Tempest Of Torment
8/4/2005 - Review by: Eric Compton
Relentless - Tempest Of Torment - 2005 - Crash Music
In a lot of ways, Relentless remind me of early Hypocrisy, with a Swedish sound heavily influenced by Floridian death metal. When Hypocrisy mastermind Peter Tagtgren first unleashed "Penetralia" on us in the early 90s, their sound was highly enhanced by Florida groups like Malevolent Creation and Cannibal Corpse. Now we get that same sort of creation all over again, this time about a decade later with Relentless borrowing heavily from the US death metal charts of the late 80s/early 90s. This is really refreshing for me simply because this sort of venture has long become dead, almost like an antique that has been stored away. Now the sound has become new again, re-tooled and re-packaged here in the states by Crash Music, a label that certainly seems to have it's ups and downs.
"Tempest Of Torment" is a solid craft, completely delighful in it's songwriting and overall delivery. This is what I loved about 90s death metal, the straight forward, horror themed metal that I grew up with. These Swedes bring back memories of Cannibal Corpse ("The Bleeding"), early Malevolent Creation, Six Feet Under ("The Haunted"), and some of Britian's death wonder in Benediction. I can even hear some Unleashed and Sinister thrown in the mix, but really this record is straight out of that Floridian pack of extremists. It has that sadistic energy, with plenty of groovy riffs, start-stop drumming, and deep gutsy vocals, all wrapped up in a great story telling mode.
Relentless really create absolute masterpieces here, with songs like "Furious", "At War", and "Kneedeep In Gore" all retaining that certain amount of death metal "shock value", but at the same time taking note to include heavy slabs of groove to keep the listener hooked. This band can be a million miles an hour, rampaging along in Sinister or Vader style before hitting the brakes and inventing a mammoth groove that is built from the Slayer/Blessed Death engine. That is really the best part about the band, that drive to be both chaotic and structured, something long lost from early pioneer bands like Deicide and Cannibal Corpse. Instead of being tastless and obscene, Relentless really capture that "horror" element without going to those extremes. They write frightening passages that really are glimpes of our sick society. With "Scraped Off The Wall" the band create a rather disturbing picture of serial killers, while "At War" creates the shocking visions of battle.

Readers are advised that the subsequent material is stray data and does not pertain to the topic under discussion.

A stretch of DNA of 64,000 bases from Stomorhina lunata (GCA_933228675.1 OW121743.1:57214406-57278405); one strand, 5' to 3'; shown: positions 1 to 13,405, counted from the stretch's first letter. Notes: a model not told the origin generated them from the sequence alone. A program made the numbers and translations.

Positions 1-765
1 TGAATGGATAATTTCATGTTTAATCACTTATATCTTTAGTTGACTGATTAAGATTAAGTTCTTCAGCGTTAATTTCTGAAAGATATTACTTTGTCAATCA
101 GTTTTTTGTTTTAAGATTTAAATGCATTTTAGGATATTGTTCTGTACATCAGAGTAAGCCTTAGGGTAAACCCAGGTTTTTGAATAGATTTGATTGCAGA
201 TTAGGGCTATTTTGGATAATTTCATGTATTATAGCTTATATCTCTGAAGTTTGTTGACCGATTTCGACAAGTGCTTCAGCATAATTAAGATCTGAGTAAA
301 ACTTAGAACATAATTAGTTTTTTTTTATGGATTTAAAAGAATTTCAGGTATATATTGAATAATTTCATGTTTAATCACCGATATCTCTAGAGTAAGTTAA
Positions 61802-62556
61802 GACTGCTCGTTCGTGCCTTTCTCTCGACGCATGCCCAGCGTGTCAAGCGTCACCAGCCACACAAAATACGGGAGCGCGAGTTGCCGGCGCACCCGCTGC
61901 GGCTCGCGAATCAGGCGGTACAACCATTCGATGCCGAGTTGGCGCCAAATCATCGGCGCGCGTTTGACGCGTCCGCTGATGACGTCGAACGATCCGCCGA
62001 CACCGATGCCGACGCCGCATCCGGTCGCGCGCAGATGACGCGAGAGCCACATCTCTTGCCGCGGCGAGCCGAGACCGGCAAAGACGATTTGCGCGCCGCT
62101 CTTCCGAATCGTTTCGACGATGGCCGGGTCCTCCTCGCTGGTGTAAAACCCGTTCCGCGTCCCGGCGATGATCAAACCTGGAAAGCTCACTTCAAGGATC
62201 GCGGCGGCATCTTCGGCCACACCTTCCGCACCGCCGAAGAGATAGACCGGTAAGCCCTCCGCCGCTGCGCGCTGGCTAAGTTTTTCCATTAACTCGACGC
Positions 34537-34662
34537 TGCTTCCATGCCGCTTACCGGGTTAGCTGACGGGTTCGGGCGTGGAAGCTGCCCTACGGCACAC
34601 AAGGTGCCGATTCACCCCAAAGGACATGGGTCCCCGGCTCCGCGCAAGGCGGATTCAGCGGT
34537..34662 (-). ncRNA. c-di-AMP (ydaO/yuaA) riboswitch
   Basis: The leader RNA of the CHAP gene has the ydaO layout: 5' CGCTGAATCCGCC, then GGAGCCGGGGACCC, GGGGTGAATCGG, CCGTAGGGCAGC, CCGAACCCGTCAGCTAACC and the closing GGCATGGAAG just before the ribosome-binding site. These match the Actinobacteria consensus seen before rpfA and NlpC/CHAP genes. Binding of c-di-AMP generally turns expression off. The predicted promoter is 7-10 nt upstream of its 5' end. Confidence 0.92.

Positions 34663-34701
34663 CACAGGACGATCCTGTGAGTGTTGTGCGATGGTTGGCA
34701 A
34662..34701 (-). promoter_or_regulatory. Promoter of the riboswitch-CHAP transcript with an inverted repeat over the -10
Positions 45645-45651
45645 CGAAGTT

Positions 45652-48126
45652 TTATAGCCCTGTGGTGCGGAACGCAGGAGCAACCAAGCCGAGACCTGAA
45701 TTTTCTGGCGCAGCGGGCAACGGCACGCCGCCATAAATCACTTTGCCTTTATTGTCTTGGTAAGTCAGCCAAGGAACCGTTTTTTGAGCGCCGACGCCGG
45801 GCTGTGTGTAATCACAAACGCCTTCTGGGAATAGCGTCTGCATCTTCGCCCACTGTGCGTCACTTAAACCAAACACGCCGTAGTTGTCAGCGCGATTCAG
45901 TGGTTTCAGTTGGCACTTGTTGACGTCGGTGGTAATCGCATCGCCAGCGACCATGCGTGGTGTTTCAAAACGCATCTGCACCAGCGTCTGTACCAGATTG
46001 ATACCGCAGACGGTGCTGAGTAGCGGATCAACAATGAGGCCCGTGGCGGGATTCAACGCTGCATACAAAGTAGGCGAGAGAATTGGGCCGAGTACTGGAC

Vocalist/guitarist M. Andersson seems to admire that early Chris Barnes (Six Feet Under, Cannibal Corpse) delivery, with his voice being extremely deep but still remaining audible and clearly understanding. The group seem to focus on songs that are structured in much the same way as the material found on the only good Six Feet Under recording, "The Haunted". The songs are crafted like good horror tales, the music is both speedy and organized, and the overall production of the album leaves the listener with thoughts of an 80s sound, not dating themselves but simply paying homage to a fabulous place in history.
Bottom Line - Relentless are a damn fine group of death metal scholars. Unfortunately Crash isn't doing much to promote this new record. Their website doesn't even mention the release of the band for that matter. I haven't been able to find much about the group online at all. Hopefully they have more records that I can dig up, and I look forward to more work from this solid group of old 'schoolers.
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